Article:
New Jersey Tax Court Reduces Business Center's Property Tax Assessments
E. Gate Bus. Ctr. LLC v. Twp. of Mount Laurel; New Jersey Tax Court Docket No. 014519-2010; Docket No. 009721-2011; Docket No. 009665-2012
The New Jersey Tax Court reduced the property tax assessments on an incoming-producing complex of office buildings and flex warehouse buildings, finding that the taxpayer's valuation using the income capitalization approach better represented the true value of the subject property.
The court accepted the owner’s appraiser’s market rent, which was higher than the competing appraisal. These rents were on a NNN basis. The court then accepted the capitalization rates, developed under the Band of Investment approach, with one adjustment—since the rents were NNN, the court removed the tax additur from the rate. There was no discussion regarding a vacancy-affected tax additur.
Tennessee BOE Reduces Value of Apartment Complex
In re HTG Chattanooga LLC; Tennessee State Bd. of Equalization Appeal No. 107160
The Tennessee State Board of Equalization reduced the value of a 120-unit apartment complex after adopting an unloaded (i.e., before the tax additur) 6.35 percent direct capitalization rate due to the increased perceived risk related to the subject property's struggle to achieve stabilized occupancy. The evidence from the owner’s appraiser indicated a capitalization rate range of 5.9% to 6.35% and the board concluded that the upper end of the range was appropriate.
County Appraiser Asks Florida Court to Hold Long-Term Leased Land Taxable
Jones v. Portofino Tower One Assoc. at Pensacola Beach Inc.; Case No. SC18-83; L.T. No. 1D15-5888
The Escambia County property appraiser has asked the state supreme court to hold that land underneath beachfront condominium buildings is subject to ad valorem taxation, arguing that long-term leases of the land to the condominium associations give them ownership of the land. The Florida First District Court of Appeals has held that the lease did not provide equitable ownership because the leases do not automatically renew and therefore the exemption applied.
The federal government deeded the land on Santa Rosa Island to Escambia County in 1946, under the condition that the county never resell the land. The county later leased the land in Pensacola Beach to condominium associations and others, generally for a period of 99 years with an option to renew for an additional 99 years after renegotiation. As a result, there was not an automatic renewal of the leases.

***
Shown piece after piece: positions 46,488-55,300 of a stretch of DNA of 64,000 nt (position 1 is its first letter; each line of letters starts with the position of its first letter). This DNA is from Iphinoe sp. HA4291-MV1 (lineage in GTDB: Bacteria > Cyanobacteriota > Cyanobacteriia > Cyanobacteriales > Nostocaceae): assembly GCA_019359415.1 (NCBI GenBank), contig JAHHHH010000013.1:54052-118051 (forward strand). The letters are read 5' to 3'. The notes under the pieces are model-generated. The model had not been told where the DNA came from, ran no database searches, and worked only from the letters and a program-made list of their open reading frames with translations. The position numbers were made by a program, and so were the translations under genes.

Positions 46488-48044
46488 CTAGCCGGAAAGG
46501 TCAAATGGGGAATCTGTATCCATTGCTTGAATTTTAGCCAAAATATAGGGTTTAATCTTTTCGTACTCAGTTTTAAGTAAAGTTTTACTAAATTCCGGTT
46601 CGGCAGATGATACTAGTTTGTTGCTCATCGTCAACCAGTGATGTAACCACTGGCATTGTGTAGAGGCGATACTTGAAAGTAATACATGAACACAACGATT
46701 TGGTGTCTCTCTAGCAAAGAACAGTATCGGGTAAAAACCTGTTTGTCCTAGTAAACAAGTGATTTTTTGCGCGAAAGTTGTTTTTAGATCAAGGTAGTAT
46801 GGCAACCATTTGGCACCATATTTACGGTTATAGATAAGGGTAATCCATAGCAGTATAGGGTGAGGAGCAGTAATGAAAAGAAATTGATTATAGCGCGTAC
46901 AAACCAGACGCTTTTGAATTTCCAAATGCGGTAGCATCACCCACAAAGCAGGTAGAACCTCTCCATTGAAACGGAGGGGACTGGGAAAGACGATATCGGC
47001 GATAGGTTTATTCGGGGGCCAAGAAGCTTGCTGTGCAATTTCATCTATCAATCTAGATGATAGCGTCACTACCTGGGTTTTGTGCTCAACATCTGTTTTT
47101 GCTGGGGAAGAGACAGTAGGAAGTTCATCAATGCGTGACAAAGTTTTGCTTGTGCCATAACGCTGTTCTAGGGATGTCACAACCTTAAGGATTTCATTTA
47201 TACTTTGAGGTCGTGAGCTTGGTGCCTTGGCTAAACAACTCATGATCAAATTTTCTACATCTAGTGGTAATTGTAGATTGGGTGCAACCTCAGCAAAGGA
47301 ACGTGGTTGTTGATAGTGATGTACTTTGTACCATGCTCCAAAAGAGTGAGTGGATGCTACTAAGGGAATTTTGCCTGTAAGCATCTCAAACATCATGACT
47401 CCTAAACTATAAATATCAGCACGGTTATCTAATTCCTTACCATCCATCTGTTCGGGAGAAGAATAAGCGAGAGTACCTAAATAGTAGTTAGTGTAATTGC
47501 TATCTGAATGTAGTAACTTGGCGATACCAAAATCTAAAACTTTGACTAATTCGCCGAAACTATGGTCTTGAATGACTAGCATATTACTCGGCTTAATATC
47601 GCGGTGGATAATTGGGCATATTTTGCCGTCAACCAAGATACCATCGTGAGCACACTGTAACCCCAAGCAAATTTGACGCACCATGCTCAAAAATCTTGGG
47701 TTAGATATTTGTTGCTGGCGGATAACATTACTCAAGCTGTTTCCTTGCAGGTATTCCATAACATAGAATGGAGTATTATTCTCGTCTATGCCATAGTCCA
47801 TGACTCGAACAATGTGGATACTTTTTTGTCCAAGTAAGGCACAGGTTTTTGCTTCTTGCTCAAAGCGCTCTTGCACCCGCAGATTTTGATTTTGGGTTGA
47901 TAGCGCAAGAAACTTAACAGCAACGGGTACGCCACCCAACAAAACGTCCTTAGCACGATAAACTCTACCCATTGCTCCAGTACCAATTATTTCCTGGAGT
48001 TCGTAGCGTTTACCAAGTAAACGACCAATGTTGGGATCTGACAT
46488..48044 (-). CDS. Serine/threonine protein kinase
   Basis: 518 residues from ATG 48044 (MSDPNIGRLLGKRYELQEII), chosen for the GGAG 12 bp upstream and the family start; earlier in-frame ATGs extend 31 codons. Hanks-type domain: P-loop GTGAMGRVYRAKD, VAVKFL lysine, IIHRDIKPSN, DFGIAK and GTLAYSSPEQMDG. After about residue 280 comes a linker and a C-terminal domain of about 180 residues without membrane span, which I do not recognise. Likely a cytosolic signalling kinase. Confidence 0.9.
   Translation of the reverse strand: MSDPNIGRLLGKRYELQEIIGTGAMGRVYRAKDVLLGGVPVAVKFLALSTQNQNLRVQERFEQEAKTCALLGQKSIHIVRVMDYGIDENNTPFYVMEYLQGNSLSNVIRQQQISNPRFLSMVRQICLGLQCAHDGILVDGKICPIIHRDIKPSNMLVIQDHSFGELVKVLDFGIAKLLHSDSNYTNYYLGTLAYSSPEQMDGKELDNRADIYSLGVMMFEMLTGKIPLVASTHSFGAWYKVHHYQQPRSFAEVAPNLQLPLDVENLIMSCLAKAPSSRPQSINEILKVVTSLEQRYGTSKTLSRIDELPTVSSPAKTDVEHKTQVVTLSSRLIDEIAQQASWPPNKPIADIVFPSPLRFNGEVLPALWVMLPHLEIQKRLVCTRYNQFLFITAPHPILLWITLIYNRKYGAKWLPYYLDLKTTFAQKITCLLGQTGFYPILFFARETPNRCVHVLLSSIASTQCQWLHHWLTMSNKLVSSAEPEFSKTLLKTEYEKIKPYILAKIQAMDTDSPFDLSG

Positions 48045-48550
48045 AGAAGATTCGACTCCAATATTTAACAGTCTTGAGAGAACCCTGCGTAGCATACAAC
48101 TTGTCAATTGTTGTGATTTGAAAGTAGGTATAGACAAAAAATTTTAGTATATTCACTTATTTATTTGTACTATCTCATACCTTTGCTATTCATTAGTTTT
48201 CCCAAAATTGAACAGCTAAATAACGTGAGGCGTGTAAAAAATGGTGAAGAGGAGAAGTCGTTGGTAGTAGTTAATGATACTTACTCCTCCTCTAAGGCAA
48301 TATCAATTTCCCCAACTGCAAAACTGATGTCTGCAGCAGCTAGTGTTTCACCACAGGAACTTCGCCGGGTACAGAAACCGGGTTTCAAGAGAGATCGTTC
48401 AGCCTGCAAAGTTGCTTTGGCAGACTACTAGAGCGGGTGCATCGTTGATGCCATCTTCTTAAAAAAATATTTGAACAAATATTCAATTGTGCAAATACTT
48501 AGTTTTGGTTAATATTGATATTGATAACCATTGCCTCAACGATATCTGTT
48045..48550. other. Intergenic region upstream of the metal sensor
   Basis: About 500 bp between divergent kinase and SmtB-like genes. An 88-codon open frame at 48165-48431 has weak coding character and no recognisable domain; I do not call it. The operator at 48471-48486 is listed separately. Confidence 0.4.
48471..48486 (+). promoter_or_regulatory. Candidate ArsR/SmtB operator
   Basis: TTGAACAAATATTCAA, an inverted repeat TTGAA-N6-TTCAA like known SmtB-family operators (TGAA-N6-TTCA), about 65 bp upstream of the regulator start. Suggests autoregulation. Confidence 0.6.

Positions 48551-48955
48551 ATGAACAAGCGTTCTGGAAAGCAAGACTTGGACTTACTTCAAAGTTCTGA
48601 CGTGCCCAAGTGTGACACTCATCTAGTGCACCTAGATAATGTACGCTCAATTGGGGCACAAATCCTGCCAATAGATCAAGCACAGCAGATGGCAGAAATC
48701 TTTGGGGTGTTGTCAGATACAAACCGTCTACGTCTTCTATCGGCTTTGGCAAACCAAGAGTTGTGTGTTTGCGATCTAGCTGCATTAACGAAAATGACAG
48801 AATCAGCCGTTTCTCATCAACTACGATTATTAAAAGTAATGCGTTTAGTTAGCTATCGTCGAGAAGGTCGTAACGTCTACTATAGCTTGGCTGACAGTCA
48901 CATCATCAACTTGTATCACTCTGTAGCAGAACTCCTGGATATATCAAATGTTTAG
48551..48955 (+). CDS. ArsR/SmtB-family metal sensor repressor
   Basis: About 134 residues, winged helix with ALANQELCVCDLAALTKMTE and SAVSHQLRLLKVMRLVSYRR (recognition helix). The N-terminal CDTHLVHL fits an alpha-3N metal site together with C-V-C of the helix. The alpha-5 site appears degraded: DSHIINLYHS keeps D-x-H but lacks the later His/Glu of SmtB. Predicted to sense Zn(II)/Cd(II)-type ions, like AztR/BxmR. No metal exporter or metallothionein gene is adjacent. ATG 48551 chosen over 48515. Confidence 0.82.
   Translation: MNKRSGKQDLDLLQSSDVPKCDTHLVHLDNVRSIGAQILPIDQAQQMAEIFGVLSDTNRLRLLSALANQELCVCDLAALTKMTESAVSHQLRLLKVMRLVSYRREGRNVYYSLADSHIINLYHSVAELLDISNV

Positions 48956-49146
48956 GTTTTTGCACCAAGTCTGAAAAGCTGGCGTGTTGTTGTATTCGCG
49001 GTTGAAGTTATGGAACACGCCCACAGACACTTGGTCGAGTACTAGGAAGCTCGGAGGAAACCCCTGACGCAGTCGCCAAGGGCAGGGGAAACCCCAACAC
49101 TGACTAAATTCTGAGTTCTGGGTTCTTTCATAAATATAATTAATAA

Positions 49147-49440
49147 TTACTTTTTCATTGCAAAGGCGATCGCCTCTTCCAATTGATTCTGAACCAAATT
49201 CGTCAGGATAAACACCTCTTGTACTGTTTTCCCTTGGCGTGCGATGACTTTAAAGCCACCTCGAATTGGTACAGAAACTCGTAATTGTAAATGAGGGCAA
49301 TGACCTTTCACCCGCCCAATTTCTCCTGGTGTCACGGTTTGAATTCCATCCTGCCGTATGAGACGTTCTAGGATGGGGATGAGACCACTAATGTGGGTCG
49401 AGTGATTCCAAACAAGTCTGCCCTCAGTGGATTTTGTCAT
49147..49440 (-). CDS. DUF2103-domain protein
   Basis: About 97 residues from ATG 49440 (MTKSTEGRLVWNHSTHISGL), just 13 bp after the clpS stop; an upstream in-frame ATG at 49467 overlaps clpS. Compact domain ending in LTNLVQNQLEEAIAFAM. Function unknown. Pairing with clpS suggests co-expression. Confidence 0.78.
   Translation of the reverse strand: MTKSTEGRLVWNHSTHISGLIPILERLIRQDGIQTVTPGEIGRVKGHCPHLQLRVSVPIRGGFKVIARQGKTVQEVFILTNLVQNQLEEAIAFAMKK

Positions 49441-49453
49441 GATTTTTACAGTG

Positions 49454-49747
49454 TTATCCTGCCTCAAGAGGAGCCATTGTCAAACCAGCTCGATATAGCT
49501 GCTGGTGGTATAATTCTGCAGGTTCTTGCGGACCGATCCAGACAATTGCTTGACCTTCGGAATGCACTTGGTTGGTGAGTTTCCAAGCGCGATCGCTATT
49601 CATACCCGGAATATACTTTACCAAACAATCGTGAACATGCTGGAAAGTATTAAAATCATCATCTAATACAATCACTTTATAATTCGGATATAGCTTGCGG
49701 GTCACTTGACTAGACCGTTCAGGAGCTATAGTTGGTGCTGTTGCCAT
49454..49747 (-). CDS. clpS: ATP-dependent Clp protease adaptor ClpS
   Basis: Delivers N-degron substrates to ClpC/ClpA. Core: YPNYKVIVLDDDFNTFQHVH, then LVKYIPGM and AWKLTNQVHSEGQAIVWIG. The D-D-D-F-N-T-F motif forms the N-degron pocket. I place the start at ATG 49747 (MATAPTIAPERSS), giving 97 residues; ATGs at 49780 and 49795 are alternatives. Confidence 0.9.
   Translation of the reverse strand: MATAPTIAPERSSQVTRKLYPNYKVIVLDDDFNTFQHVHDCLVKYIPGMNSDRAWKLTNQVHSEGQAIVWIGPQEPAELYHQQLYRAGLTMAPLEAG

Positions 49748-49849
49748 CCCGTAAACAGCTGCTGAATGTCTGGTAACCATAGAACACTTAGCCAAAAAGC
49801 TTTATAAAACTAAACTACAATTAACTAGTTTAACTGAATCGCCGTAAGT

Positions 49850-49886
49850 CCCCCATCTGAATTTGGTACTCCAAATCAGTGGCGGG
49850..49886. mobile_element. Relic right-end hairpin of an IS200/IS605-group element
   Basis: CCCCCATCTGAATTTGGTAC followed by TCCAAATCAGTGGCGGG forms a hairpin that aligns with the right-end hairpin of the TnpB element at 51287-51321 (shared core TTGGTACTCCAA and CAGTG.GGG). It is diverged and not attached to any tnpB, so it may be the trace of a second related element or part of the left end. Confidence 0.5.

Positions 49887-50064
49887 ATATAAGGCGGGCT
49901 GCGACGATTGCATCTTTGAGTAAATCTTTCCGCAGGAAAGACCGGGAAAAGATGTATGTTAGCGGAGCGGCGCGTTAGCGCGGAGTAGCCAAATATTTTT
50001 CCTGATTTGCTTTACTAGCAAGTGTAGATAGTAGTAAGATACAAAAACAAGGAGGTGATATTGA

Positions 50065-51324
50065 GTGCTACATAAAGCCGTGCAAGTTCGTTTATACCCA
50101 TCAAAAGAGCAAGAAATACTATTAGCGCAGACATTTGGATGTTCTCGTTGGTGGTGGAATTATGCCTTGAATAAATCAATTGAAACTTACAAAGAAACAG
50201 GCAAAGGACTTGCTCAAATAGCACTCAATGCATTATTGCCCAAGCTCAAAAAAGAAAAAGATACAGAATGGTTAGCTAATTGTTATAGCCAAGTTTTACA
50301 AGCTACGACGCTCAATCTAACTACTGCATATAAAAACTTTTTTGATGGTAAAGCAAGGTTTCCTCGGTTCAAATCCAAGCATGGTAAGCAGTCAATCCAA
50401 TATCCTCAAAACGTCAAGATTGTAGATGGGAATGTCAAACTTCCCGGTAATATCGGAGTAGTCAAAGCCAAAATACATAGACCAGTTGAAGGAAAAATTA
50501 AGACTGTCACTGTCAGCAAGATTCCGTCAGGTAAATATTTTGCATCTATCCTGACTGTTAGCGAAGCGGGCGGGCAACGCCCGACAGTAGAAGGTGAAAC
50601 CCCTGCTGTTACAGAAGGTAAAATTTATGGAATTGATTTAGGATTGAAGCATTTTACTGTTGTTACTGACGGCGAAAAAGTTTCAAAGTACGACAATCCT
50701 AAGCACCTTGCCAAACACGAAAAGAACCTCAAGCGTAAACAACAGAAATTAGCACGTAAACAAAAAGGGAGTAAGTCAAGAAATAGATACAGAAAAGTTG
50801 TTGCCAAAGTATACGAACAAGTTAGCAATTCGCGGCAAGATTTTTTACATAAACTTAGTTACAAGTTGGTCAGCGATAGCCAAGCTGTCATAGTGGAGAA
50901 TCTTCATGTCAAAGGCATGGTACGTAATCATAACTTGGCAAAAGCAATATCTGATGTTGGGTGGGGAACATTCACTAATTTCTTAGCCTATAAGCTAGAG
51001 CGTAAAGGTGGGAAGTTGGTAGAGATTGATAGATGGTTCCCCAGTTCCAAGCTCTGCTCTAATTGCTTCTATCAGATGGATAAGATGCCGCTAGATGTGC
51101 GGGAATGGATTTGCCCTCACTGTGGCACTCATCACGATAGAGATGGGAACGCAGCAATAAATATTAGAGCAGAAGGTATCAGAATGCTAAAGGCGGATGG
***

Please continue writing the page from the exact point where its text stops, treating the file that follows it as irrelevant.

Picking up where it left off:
Escambia County also leased a portion of the island to Santa Rosa County for a period of 99 years for a fee of $100 a year, with the lease perpetually renewable for periods of 99 years. In 2014 the Florida Supreme Court ruled in Accardo v. Brown No. SC11-1445 (March 20, 2014) that the subleases of the land to condominium owners on the Santa Rosa County portion of the island gave them equitable title to the land and made them liable for the ad valorem property taxes. The First District distinguished this case to maintain the exemption of the property at issue.
Colorado Board of Assessment Appeals Upholds Property Tax Assessment on Flight Department Facility
Rare Air Ltd., LLC v. Property Tax Administrator, Docket No. 69880 Colorado Board of Assessment Appeals.
The Colorado Board of Assessment Appeals upheld the property tax assessment on interest in improvements to a corporate flight department facility, finding that even though the taxpayer leases land owned by a tax-exempt airport, the taxpayer derives private benefit from real property improvements, and therefore the improvements are subject to tax.
California Legislative Analyst's Office Publishes Report on Proposed 'Split Roll' Property Tax
A coalition of civil rights and community organizations is expected to begin collecting signatures for a ballot measure to tax commercial properties at market value while leaving in place the Proposition 13 protections for homeowners, a concept known as “split roll.” The California Legislative Analyst's Office recently presented an analysis of a proposed constitutional initiative to tax commercial properties based on their market value to the state attorney general, finding that the proposal would increase property tax revenues by $7 billion to $11 billion per year and that the measure's overall effect on the health of the state's economy is uncertain.
Ohio BTA Grants Partial Exemption for Educational and Behavior Health Facility
Step by Step Academy. Inc. v. Testa; Ohio Board of Tax Appeals Case No. 2016-2125 .
The Ohio Board of Tax Appeals reversed a decision by the tax commissioner and granted an educational and behavior health service provider with a partial property tax exemption after finding that the taxpayer is a nonprofit charitable institution and uses most of the subject property for charitable purposes. The property excluded from exemption included buildings leased to The Ohio State University and buildings slated for demolition because they were unusable.
Ohio BTA Reduces Value of Home Depot Store
Home Depot U.S.A. Inc. v. Montgomery Cty. Bd. of Revision; Ohio Board of Tax Appeals Case No. 2017-174.
The Ohio Board of Tax Appeals reduced the value of a Home Depot retail store after determining that the taxpayer's evidence, which utilized the sales comparison approach and was supported by income capitalization analysis, was sufficient to justify reducing the value of the subject property. The board of education failed to present any evidence at the hearing rather choosing to challenge the taxpayer’s evidence.